The interior of the room is made in light brown tones of marble, and the design is unique down to the smallest detail, to the fact that the dishes in the restaurant are handmade, and the food is prepared exclusively from natural products supplied from the nearest farm.

The collection of exhibition items has been assembled since as far back as 1970. At the moment it has about three thousand items, but each of them is a special historical value, not just any thing.

As in many Japanese museums, the exhibit is constantly being updated, so no more than three hundred objects are on display at a time in the Miho Museum. The only exceptions are the most important items that are always on public display.

Despite its low publicity, the museum has one of the most valuable collections of both Japanese and world ancient art, ranging from Greek statues to Tang ceramics. The main theme of the exhibitions is the Great Silk Road, and the objects are chosen in direct connection with it. A unique series of Chinese stone reliefs and one of the first Buddha statues created by Gandhara masters can be seen here.

The collection of Iranian and Mesopotamian art is one of the most valuable in the world, because there are very few items associated with these territories. The exhibit is represented by unique silver drinking horns. The bottom part of the rhytons is made in the form of the head of some animal, whether it is a dog, a horse, a ram or even a man. The pearl of the collection can be called a chic horn, the throat of which smoothly flows into the body of a lynx, in a jump caught a pheasant. This work of ancient art is worth seeing with your own eyes: the accuracy of detail work is striking and brings a true aesthetic pleasure. The muzzle of the lynx is so skillfully executed that one can almost hear its roar, and the dynamics of the bird’s wings expresses the desperation and despair that the hunter’s prey feels just before it dies.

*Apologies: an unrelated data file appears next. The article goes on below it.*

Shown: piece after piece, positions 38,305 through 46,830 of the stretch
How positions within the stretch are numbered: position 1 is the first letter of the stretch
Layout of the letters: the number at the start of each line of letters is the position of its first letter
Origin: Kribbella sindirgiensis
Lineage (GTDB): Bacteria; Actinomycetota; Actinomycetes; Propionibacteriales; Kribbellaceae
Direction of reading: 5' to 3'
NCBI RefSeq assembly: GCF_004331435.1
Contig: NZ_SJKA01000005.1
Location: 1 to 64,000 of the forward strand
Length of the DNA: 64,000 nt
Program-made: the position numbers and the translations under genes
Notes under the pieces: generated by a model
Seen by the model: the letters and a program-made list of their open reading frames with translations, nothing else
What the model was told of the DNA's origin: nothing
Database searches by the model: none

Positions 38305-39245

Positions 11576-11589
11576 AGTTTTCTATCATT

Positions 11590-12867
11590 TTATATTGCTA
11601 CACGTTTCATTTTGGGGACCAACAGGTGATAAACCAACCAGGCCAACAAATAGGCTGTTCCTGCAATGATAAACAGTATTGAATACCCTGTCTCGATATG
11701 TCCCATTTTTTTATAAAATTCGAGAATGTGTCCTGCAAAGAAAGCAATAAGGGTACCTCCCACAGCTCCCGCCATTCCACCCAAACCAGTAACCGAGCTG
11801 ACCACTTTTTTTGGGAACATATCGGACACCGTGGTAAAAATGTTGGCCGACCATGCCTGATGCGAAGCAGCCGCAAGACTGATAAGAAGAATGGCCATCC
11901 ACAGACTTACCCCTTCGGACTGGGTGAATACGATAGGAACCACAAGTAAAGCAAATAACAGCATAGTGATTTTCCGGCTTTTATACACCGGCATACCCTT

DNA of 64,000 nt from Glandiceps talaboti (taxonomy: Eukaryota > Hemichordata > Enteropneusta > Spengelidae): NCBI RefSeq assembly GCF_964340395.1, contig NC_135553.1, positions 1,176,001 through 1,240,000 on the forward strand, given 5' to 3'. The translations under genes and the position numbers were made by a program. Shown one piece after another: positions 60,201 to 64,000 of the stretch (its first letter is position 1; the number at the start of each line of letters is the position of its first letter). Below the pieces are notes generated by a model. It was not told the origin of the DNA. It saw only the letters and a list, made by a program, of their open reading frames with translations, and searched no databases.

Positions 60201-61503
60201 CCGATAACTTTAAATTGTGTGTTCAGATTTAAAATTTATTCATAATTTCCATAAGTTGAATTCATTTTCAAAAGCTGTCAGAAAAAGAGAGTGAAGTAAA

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In addition to Miho’s own exhibits, the museum’s exhibitions are supplemented with items borrowed from other museums. Each exhibit is carefully thought through and designed according to the theme of the exhibition.

In addition to Miho’s own exhibits, the museum’s exhibitions are supplemented with items borrowed from other museums. Each exhibit is carefully thought through and designed according to the theme of the exhibition.

You can see the museum’s schedule on the website with the same name. It should be noted that the Miho museum does not work all year round, but only during certain seasons, so there is a high probability of catching it closed if you do not specify the possible time of visit in time.